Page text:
8 Investors should carefully consider the investment objectives, risks, charges and expenses of the Yieldstreet Prism Fund before investing. The prospectus for the Yieldstreet Prism Fund contains this and other information about the Fund and can be obtained by emailing [email protected] or by referring to www.yieldstreetprismfund.com. The prospectus should be read carefully before investing in the Fund. Investments in the Fund are not bank deposits (and thus not insured by the FDIC or by any other federal governmental agency) and are not guaranteed by Yieldstreet or any other party.
No communication by YieldStreet Inc. or any of its affiliates (collectively, “Yieldstreet™”), through this website or any other medium, should be construed or is intended to be a recommendation to purchase, sell or hold any security or otherwise to be investment, tax, financial, accounting, legal, regulatory or compliance advice. Nothing on this website is intended as an offer to extend credit, an offer to purchase or sell securities or a solicitation of any securities transaction.
Any financial projections or returns shown on the website are estimated predictions of performance only, are hypothetical, are not based on actual investment results and are not guarantees of future results. Estimated projections do not represent or guarantee the actual results of any transaction, and no representation is made that any transaction will, or is likely to, achieve results or profits similar to those shown. In addition, other financial metrics and calculations shown on the website (including amounts of principal and interest repaid) have not been independently verified or audited and may differ from the actual financial metrics and calculations for any investment, which are contained in the investors’ portfolios. Any investment information contained herein has been secured from sources that Yieldstreet believes are reliable, but we make no representations or warranties as to the accuracy of such information and accept no liability therefor.
Private placement investments are NOT bank deposits (and thus NOT insured by the FDIC or by any other federal governmental agency), are NOT guaranteed by Yieldstreet or any other party, and MAY lose value. Neither the Securities and Exchange Commission nor any federal or state securities commission or regulatory authority has recommended or approved any investment or the accuracy or completeness of any of the information or materials provided by or through the website. Investors must be able to afford the loss of their entire investment.
Investments in private placements are speculative and involve a high degree of risk and those investors who cannot afford to lose their entire investment should not invest. Additionally, investors may receive illiquid and/or restricted securities that may be subject to holding period requirements and/or liquidity concerns. Investments in private placements are highly illiquid and those investors who cannot hold an investment for the long term (at least 5-7 years) should not invest.
Alternative investments should only be part of your overall investment portfolio. Further, the alternative investment portion of your portfolio should include a balanced portfolio of different alternative investments.
Articles or information from third-party media outside of this domain may discuss Yieldstreet or relate to information contained herein, but Yieldstreet does not approve and is not responsible for such content. Hyperlinks to third-party sites, or reproduction of third-party articles, do not constitute an approval or endorsement by Yieldstreet of the linked or reproduced content.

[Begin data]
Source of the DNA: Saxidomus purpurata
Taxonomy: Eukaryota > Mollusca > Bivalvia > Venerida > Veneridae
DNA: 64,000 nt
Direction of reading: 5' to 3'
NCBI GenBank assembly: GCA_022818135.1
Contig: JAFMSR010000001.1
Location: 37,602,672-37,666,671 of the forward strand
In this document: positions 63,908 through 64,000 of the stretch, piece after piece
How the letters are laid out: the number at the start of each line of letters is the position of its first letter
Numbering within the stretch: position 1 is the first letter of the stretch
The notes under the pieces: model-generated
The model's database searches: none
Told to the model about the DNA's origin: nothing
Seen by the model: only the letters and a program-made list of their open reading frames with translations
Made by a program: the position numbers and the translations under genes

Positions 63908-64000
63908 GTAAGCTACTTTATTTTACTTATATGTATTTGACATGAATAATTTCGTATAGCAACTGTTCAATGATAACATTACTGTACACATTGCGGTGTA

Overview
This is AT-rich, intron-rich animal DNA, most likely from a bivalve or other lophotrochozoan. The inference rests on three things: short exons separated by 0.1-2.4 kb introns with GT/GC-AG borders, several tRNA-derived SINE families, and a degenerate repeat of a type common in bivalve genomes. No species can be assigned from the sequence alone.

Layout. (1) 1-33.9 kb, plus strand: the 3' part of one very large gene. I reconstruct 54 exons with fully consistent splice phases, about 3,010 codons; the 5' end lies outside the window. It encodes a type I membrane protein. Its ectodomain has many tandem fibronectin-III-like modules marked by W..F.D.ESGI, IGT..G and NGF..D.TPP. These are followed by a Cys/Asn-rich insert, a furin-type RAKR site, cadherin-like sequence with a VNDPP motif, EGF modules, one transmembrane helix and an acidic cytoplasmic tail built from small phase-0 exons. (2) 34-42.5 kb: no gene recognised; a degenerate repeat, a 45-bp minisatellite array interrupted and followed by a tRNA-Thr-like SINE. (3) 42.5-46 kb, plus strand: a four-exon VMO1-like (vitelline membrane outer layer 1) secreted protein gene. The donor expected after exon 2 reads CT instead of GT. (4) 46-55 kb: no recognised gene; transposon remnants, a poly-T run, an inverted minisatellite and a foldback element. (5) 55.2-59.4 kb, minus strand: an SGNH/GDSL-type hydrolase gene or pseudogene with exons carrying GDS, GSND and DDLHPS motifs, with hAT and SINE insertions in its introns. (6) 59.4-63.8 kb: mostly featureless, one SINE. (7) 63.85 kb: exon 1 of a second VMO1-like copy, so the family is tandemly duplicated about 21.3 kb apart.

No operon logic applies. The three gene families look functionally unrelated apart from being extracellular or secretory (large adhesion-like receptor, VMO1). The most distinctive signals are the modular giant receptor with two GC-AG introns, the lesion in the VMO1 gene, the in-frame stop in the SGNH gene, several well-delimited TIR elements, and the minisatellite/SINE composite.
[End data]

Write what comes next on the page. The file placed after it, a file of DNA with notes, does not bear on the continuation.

Investing in securities (the "Securities") listed on Yieldstreet™ pose risks, including but not limited to credit risk, interest rate risk, and the risk of losing some or all of the money you invest. Before investing you should: (1) conduct your own investigation and analysis; (2) carefully consider the investment and all related charges, expenses, uncertainties and risks, including all uncertainties and risks described in offering materials; and (3) consult with your own investment, tax, financial and legal advisors. Such Securities are only suitable for accredited investors who understand and willing and able to accept the high risks associated with private investments.
Investing in private placements requires long-term commitments, the ability to afford to lose the entire investment, and low liquidity needs. This website provides preliminary and general information about the Securities and is intended for initial reference purposes only. It does not summarize or compile all the applicable information. This website does not constitute an offer to sell or buy any securities. No offer or sale of any Securities will occur without the delivery of confidential offering materials and related documents. This information contained herein is qualified by and subject to more detailed information in the applicable offering materials. Yieldstreet™ is not registered as a broker-dealer. Yieldstreet™ does not make any representation or warranty to any prospective investor regarding the legality of an investment in any Yieldstreet Securities.
Banking services are provided by Evolve Bank & Trust, Member FDIC.
Investment advisory services are provided by YieldStreet Management, LLC, an investment advisor registered with the Securities and Exchange Commission.
Our site uses a third party service to match browser cookies to your mailing address. We then use another company to send special offers through the mail on our behalf. Our company never receives or stores any of this information and our third parties do not provide or sell this information to any other company or service.